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Old 21-06-2018, 06:47 PM   #18
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I use the 4" black hex logic pad (not quite a full 4") that fits inside the tin.

Have to say ive never tried dampening the pad. And given how easy its been for my i wont try yet.
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Old 21-06-2018, 08:46 PM   #19
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You shouldn't be needing to clay every time you wax, unless you're leaving it months and months between applications. Only time you should be claying is when the car needs it. If the panels feels rough to the touch, you could clay it

A slightly damp pad will help a little, and just get it on as thin as you can, with the lightest touch you can manage. One horizontal and one vertical pass of any piece of paint is all you need then move on. If you hover on an area much more than that, the wax will be curing underneath your applicator and it'll start to drag.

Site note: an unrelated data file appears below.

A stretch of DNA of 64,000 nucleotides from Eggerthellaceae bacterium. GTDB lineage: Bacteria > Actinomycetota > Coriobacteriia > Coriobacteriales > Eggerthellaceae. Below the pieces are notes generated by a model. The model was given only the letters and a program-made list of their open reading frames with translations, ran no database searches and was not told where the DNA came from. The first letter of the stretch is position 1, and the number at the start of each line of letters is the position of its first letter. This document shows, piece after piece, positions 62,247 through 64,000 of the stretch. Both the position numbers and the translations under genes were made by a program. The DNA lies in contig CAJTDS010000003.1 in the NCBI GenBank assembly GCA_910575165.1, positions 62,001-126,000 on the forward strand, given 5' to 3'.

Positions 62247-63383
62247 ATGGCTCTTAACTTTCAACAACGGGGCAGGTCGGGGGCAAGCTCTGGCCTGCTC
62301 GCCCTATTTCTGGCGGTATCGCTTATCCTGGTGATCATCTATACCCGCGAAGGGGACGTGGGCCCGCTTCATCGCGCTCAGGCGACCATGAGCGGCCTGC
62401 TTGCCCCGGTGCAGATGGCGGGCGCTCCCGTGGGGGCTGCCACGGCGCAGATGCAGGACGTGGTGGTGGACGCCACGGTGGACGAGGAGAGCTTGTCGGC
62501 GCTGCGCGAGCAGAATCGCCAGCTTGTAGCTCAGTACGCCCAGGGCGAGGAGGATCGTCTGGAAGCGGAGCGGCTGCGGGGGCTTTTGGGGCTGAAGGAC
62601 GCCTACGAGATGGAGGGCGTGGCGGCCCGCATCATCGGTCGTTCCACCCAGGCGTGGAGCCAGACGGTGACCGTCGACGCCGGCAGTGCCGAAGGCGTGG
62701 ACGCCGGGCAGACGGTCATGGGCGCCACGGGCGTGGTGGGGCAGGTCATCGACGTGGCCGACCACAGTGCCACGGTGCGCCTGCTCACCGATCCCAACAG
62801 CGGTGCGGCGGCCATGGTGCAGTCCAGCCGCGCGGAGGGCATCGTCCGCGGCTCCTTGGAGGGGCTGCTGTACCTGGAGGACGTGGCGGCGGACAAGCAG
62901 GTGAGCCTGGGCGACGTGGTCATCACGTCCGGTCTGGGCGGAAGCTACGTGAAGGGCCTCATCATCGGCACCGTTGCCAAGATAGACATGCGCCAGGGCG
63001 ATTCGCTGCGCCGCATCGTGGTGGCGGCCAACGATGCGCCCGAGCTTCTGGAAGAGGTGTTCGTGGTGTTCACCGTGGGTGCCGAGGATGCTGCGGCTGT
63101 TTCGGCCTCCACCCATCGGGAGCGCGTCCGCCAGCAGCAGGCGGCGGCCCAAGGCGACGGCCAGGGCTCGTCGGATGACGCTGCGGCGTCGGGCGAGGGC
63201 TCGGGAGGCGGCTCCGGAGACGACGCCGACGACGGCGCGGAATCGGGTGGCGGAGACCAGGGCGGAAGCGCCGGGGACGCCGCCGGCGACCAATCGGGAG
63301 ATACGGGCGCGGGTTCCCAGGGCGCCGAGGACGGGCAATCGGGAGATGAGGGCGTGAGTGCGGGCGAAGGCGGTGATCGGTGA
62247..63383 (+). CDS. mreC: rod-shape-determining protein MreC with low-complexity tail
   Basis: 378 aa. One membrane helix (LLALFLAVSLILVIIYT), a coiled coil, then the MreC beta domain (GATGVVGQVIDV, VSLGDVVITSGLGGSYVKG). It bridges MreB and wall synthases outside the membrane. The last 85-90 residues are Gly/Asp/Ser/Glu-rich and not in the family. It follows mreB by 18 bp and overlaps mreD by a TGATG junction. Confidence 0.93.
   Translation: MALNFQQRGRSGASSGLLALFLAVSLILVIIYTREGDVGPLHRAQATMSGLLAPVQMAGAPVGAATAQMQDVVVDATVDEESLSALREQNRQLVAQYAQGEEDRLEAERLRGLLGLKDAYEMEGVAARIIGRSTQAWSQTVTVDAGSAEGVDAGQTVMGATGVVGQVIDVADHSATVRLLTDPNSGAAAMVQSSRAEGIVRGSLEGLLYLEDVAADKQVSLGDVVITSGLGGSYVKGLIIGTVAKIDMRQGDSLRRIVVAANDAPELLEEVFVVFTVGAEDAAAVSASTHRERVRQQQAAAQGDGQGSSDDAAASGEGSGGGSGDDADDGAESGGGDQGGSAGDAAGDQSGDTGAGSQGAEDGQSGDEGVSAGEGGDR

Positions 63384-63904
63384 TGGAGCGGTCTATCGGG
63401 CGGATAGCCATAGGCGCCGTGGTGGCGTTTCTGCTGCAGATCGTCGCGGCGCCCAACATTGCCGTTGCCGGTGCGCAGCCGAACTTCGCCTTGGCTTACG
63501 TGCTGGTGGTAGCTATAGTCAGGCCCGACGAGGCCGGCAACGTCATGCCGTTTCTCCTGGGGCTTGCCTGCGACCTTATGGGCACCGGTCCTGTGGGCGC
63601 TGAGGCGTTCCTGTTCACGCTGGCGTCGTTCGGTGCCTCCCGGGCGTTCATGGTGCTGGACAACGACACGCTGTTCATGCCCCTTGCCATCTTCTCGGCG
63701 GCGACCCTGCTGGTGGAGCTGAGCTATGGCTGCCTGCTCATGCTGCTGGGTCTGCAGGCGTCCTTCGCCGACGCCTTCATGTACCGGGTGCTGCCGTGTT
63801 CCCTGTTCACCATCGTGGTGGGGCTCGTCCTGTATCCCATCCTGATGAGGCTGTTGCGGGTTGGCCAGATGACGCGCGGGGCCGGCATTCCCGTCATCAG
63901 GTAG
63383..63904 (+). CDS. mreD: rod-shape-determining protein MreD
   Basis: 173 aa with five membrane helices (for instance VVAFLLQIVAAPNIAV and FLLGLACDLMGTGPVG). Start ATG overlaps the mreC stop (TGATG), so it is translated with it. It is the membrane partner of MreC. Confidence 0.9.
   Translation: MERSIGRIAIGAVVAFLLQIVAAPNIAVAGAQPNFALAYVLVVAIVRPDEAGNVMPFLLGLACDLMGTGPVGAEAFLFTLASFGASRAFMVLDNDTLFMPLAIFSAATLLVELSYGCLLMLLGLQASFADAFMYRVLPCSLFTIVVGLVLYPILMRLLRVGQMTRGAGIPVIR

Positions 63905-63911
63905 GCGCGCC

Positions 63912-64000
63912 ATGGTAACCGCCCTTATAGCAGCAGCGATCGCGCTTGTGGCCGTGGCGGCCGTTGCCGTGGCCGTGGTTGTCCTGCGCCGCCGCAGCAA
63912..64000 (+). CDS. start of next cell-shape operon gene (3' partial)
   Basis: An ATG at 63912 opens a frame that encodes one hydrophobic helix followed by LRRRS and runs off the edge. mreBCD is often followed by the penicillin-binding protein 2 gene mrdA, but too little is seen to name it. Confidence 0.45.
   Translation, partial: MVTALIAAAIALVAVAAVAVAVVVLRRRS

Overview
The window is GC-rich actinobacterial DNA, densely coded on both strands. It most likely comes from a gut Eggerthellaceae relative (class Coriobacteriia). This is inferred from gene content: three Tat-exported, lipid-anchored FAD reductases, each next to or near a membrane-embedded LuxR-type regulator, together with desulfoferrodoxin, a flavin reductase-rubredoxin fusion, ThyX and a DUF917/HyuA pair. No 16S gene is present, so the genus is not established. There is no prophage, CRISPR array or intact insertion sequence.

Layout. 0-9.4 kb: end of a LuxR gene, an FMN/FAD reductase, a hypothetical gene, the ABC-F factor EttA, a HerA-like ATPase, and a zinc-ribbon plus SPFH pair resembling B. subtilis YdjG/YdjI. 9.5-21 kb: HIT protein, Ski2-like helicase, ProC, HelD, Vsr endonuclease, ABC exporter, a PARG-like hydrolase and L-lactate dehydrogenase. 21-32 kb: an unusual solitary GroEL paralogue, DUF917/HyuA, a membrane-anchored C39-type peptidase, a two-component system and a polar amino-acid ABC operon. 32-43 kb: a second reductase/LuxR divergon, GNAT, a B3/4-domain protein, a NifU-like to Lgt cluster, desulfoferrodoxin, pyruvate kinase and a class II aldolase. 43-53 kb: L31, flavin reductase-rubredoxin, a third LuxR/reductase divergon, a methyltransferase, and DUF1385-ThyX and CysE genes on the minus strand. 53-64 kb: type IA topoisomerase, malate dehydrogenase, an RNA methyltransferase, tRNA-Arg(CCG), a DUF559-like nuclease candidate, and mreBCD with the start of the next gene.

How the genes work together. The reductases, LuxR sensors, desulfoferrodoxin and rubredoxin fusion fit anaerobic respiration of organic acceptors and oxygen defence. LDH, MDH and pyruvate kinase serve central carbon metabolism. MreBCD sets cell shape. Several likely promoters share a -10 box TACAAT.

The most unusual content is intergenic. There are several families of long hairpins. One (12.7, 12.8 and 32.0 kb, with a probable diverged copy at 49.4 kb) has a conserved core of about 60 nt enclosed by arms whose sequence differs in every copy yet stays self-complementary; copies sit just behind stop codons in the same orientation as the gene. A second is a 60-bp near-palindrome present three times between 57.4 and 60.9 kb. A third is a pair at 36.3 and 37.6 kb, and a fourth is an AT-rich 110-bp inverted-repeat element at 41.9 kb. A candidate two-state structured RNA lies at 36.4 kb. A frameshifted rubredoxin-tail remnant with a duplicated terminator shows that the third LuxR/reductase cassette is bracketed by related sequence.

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Old 22-06-2018, 06:47 AM   #20
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If this is the first application of DSW then yes you should be claying as that will remove most contaminants. You should also be wiping each panel down with Bilt Hambers Cleanser fluid. Last year I never did this and found DSW hard to put on take off and even though I put it on thin, I still got a haze. Determined to get it to work, I bought some Cleanser Fluid for this years application and boy it was an absolute treat to use. The only down side to this is that you can’t have any polish like SRP or glazes hiding swirls underneath, unless you use BH Cleanser Polish.

The key for me was the condition and the purity of the surface I was putting it on, never had to spritze the applicator once, but I wax the car at lightening speed as I never have much time, if I did spritze it, no doubt it would apply even easier.

Finally, I also do two coats, so the week after, quick wash with a pure shampoo, dry and apply a second thin coat to ensure full coverage. Hope this helps.